Fall 2011 TV Preview: TNT Previews and Premiere Schedule
TNT knows drama, alright.
As cable networks that pump out many an original series go, they know drama like USA knows one-hour comedy/dramedy. Not buying that statement? Give the Turner-owned network about two full months between Nov. 27 - the start of the last eight episodes of the fourth season of "Leverage" - and the 18th Annual Screen Actor's Guild Awards simulcast with sister-station TBS on Jan. 29.
That should be enough time to check out the full slate of original dramas.
"The TNT Mystery Movie Night" - Tuesday, Nov. 29 at 9 pm ET/PT
Now here's something that gets me excited: the return of a cable "movie-night" show. These were everywhere when I was growing up, from the Friday and Saturday-night USA Network schlock-fest "USA Up All Night," to the TBS block with the idiot-proofed name, "Movies For Guys Who Like Movies."
TNT's attempt at an appointment-viewing block for their often successful original movies kicks off Nov. 29-30 with the thrillers "Scott Turow's Innocent" on the 29th and "Ricochet" on Nov. 30, then the premiere of "Hide" on Dec. 6. "Silent Witness" will bow on Dec. 7, then "Good Morning, Killer" on Dec. 13 and "Deck The Halls" on Dec. 20. It's good to see an emphasis placed on movies on cable again, even if they are now originals and not forgotten B-movies that were always good for a late-night chuckle when I was in junior high and high school in the mid-to-late '90s.
"Leverage" - Sunday, Nov. 27 at 9 pm ET/PT
"Leverage" should lead off TNT's fall season strong. It already has a fifth season guaranteed, as was learned this past August, but first there's the small matter of wrapping up Season Four, which last concluded with Sterling (Mark A. Shepard) enlisting the team of good guy-ish grifters to liberate a nuclear reactor calibration weight from atop a Dubai skyscraper during an international chess tournament.
Also, mysterious businessman Jack Latimer had offered to cut the team a deal, after profiting from investing in the competitors of every evil corporation the team sinks: intel on the team's targets, in exchange for a heads-up on how and when the team will strike. As great as "White Collar" can be, this is still the best "heist" show on television.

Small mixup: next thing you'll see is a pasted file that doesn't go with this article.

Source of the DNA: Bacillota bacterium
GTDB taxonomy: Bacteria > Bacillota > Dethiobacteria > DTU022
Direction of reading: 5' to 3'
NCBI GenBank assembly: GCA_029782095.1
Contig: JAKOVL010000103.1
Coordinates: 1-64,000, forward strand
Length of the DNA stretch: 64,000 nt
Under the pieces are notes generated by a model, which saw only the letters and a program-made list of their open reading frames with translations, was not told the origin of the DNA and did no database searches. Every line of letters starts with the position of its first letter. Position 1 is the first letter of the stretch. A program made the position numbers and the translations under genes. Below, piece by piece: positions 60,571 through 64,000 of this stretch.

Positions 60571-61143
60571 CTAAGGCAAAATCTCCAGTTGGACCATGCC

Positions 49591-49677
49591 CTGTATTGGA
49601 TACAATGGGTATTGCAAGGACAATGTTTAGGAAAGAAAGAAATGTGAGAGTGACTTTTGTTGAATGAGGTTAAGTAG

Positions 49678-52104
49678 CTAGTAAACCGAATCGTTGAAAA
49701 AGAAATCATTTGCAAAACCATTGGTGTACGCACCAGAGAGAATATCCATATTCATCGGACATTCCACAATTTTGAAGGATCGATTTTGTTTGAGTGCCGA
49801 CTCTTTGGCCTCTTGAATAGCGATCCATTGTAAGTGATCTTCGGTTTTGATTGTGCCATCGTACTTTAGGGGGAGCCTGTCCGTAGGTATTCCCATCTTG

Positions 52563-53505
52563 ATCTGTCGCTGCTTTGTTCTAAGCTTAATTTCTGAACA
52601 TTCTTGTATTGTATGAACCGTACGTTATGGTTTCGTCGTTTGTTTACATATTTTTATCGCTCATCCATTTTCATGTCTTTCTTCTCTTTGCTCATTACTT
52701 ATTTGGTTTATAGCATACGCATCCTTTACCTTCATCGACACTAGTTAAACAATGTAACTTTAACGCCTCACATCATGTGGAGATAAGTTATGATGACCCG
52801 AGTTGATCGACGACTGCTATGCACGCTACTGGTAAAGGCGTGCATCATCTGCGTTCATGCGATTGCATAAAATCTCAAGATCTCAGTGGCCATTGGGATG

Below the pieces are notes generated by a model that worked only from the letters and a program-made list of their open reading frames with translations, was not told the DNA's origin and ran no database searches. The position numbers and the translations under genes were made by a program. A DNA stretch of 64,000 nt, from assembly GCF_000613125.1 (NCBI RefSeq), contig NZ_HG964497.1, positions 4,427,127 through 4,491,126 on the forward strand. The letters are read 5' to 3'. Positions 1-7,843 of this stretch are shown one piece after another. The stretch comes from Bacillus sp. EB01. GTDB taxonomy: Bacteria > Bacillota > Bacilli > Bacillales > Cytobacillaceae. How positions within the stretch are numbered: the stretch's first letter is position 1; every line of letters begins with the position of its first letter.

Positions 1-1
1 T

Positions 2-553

"The Closer" - Monday, Nov. 28 at 9 pm ET/PT
It's been a great run, but the show's surprise 2010 Best Actress Emmy winner Kyra Sedgwick has decided the end has come.
After seven seasons, Deputy Los Angeles Police Chief Brenda Leigh Johnson (Sedgwick) will say "goodbye" and Capt. Sharon Raydor (Mary McDonnell) will say "hello" to the spin-off "Major Crimes" that the series' last six episodes will build toward. But here's a fun fact: in addition to her Emmy, Sedgwick also received a 2011 Snubbee nomination for Oustanding (Emmy) Snubbed Lead Actress. Bet that award isn't displayed quite as proudly.
"Rizzoli & Isles" - Monday, Nov. 28 at 10 pm ET/PT
If anything can follow the footsteps of "The Closer" closely, it seems like it may be the crime procedural "Rizzoli & Isles." Five more episodes of the female buddy-cop drama starring "NCIS" alum Sasha Alexander (Boston medical examiner Maura Isles) and "Law & Order" alum Angie Harmon (Boston Det. Jane Rizzoli) start running right after Sedgwick's last season premiere.
The series finale for the show's summer run is this upcoming Monday, but the network will run five more episodes during the late fall and winter.
"Southland" - Tuesday, Jan. 17 at 10 pm ET/PT
Rounding out the fall slate for TNT is the premiere of the fourth season of "SouthLAnd," TNT's ensemble Los Angeles police drama in the vein of FX's "Rescue Me" that the network rescued after its untimely NBC cancellation.
Seeing where the show goes could be interesting: third-season budget cuts meant that only Roxana Brusso, Hedy Burress, Denise Crosby and C. Thomas Howell will be returning out of the series' entire original recurring cast. It's a big shift, but the kind that other ensemble dramas - most notably, "Law & Order" or "ER" - spent years surviving.